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ESP Biography



THANH-LIEM HUYNH-TRAN, Stanford Biology Major




Major: Biology

College/Employer: Stanford

Year of Graduation: 2016

Picture of Thanh-Liem Huynh-Tran

Brief Biographical Sketch:

Thanh-Liem "TL" Huynh-Tran discovered his interest in neuroscience in high school, when he competed in and won the 2011 International Brain Bee Championship (IBBC). He remains active in the IBBC program, and has since staffed the Los Angeles Regional Brain Bee, presented at the Society for Neuroscience's Annual Convention, and founded the Stanford Regional Brain Bee in association with the Stanford Office of Science Outreach.

He currently works in the Südhof Lab at the Stanford School of Medicine, studying synapse formation in the developing brain. As a senior graduating with Honors in Biology, he will be attending UCLA David Geffen School of Medicine as a Geffen Scholar next year. In his free time, he enjoys crafting food art (see photo).



Past Classes

  (Clicking a class title will bring you to the course's section of the corresponding course catalog)

B4757: Advanced Topics in Neuroscience in Splash Spring 2016 (Apr. 09 - 10, 2016)
So you’ve taken an intro neuro/psych class and know the basics of how your brain works. What’s left to learn? A lot, actually. Heard that information flows from dendrites to the cell body and down the axon to the postsynaptic cell, and not the other way around? Fetuses would die before birth and marijuana wouldn’t be so popular if that were actually true. Each half of the brain controls the opposite side of the body? Nope. Neurons all have axons and dendrites? Lies. Join us to learn about what was too hard, too mysterious, or too recently discovered to be included your previous neuro classes! In this discussion-based session, students will learn about advanced topics in neuroscience as they are asked to solve some of the most thought-provoking questions of the field. How can memories last a lifetime when the molecules that constitute them are being recycled on a daily basis? Can you design a viable method of mind control (yes, the technology already exists)? How could you deliberately create a false memory, or manipulate existing ones? And finally, the big question: What is consciousness?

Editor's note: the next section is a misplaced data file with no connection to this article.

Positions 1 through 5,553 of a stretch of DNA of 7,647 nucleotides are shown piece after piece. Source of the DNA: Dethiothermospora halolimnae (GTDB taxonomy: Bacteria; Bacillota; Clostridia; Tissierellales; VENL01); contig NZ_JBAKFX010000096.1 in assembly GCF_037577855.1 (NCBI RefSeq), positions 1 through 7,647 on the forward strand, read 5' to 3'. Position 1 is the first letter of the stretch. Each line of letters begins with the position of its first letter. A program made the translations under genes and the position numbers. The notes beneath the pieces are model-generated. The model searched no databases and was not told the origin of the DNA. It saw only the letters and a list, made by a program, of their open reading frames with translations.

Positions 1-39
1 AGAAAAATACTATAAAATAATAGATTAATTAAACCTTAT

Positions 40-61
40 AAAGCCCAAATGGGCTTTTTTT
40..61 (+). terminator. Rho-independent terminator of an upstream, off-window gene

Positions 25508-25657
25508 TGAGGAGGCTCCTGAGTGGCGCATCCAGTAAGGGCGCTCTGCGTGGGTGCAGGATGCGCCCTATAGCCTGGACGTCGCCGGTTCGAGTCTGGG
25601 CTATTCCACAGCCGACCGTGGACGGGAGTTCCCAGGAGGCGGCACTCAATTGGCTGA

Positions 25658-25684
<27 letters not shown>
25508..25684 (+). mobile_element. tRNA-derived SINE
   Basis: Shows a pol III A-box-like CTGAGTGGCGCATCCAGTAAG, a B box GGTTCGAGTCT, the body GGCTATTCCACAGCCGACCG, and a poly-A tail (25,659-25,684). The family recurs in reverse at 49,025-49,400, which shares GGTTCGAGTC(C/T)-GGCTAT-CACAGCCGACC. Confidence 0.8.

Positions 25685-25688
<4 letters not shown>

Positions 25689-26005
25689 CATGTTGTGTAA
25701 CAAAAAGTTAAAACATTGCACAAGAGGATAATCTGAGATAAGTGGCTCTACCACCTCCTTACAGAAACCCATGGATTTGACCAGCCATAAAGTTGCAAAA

B4071: Advanced Topics in Neuroscience: Beyond the Brain Bee in Splash Spring 2015 (Apr. 11 - 12, 2015)
So you’ve taken an intro neuro/psych class and know the basics of how your brain works. What’s left to learn? A lot, actually. Heard that information flows from dendrites to the cell body and down the axon to the postsynaptic cell, and not the other way around? Fetuses would die before birth and marijuana wouldn’t be so popular if that were actually true. Each half of the brain controls the opposite side of the body? Nope. Neurons all have axons and dendrites? Lies. Join us to learn about what was too hard, too mysterious, or too recently discovered to be included your previous neuro classes! In this discussion-based session, students will learn about advanced topics in neuroscience as they are asked to solve some of the most thought-provoking questions of the field. How can memories last a lifetime when the molecules that constitute them are being recycled on a daily basis? Can you design a viable method of mind control (yes, the technology already exists)? How could you deliberately create a false memory, or manipulate existing ones? And finally, the big question: What is consciousness?


B3804: Introduction to Neuroscience: Preparing for the Brain Bee in Splash Fall 2014 (Nov. 08 - 09, 2014)
This class will begin with a broad overview of neuroscience, starting with the fundamentals of molecular & cellular neurobiology and building up to perception and clinical neurology. Actual material from previous years' Brain Bee contests will be presented as practice questions. The optional second part of the class will introduce more advanced topics in neuroanatomy, neurohistology, MRI/CT reading, and clinical case studies. *Note: All topics from the Brain Facts booklet, published by the Society for Neuroscience and used by the Regional-level Brain Bees, will be covered. Although prospective Stanford Brain Bee contestants may find this class to be a useful optional review, any student interested in neuroscience is welcome!